Bond, Share Write-offs in Bank Rescue Acts Done in Depositor Interest, Legal: Das

Mumbai: Governor Shaktikanta Das on Friday defended RBI’s decisions to write-off bonds and shares of lenders during rescues of Yes Bank and Lakshmi Vilas Bank as legal ones taken in depositors’ interest. Das said there cannot be a fixed template while dealing with cases of stress experienced by banks and working out solutions.

It can be noted that during the Yes Bank’s rescue in March this year, over Rs 7,000 crore of additional tier-I bonds were written-off, while in LVB’s case, tier-II bonds of nearly Rs 320 crore along with the entire outstanding shares, were written-off. Many of these instances were unprecedented and aggrieved parties have approached courts. “The actions we take are in the best interest of the depositors and taken in compliance with legal provisions and regulatory guidelines,” Das told reporters in a virtual press conference after the announcement of the bi-monthly policy review by the RBI.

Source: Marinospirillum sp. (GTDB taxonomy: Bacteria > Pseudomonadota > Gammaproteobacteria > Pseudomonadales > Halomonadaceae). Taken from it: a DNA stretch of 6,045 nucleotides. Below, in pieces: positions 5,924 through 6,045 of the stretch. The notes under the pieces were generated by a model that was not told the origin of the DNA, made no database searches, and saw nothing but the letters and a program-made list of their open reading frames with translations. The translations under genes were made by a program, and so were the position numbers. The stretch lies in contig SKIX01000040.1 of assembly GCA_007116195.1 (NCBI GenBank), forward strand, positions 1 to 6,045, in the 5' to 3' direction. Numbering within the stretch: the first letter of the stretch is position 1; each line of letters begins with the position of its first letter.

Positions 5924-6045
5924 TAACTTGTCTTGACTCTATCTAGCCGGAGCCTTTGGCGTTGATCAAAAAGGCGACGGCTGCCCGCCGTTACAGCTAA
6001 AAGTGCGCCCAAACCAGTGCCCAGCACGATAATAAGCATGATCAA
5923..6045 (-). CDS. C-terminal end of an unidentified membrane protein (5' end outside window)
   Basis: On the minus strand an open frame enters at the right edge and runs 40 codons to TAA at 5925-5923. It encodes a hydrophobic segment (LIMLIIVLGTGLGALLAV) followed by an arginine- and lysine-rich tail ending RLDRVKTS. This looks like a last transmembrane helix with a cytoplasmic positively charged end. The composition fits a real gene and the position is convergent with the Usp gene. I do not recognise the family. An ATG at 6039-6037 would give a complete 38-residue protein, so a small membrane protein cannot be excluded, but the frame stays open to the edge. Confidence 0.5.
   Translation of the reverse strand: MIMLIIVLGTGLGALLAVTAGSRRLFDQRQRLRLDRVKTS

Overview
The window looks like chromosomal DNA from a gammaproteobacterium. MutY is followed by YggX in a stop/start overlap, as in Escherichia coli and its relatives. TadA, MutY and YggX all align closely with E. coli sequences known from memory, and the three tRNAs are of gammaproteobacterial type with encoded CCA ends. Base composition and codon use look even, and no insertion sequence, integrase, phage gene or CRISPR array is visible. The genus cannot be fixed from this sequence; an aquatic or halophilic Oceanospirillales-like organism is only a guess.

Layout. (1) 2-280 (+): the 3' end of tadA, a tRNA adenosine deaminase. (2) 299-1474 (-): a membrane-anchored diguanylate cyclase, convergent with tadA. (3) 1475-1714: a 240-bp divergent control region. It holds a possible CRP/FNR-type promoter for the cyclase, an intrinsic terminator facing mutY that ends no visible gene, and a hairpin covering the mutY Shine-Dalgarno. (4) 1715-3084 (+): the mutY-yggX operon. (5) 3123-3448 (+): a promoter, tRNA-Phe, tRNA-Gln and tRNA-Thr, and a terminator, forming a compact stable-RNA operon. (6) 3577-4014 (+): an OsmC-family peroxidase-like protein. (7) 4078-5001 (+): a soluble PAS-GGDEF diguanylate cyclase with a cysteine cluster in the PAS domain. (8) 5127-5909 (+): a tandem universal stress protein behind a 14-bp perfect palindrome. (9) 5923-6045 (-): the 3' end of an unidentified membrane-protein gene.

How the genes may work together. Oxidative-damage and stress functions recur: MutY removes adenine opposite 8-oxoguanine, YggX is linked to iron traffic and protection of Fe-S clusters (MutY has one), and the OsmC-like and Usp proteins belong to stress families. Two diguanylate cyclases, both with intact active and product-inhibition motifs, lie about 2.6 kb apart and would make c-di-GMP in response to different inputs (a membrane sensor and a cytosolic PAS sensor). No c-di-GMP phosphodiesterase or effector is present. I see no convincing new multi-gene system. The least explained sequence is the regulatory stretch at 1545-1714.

He added that the RBI is “not indifferent to any segment of the economy or financial markets and reiterated that decisions are taken in the best interest of depositors, safeguarding which is the paramount responsibility of the RBI. “All our actions are within the legal framework, as per law and as per regulatory guidelines,” he said, declining to elaborate further.

Yes Bank had to be bailed-out in an act led by SBI, where the country’s largest lender and other financial institutions poured-in over Rs 10,000 crore of capital to get the troubled lender out. In the case of LVB, the RBI decided to merge the old-age private sector lender faced with a situation of capital constraints, with Singaporean lender DBS.

When asked if something is lacking on the supervisory front, given the fact that the RBI has been forced to mount two rescue acts in a single year, Das said the supervision system has been strengthened in the last two years and the depth achieved is like never before. Both the Yes Bank and LVB incidents did not happen overnight and the RBI was aware of the happenings. The central bank’s first effort was to work with the management to resolve a problem by nudging, goading and requesting, he said, adding regulatory intervention was the last step in interest of depositor interest.

Deputy Governor M K Jain said unprecedented steps have been taken to improve supervision like unification of supervisory departments, strengthening the offsite monitoring and surveillance and usage of information technology and analytics tools.


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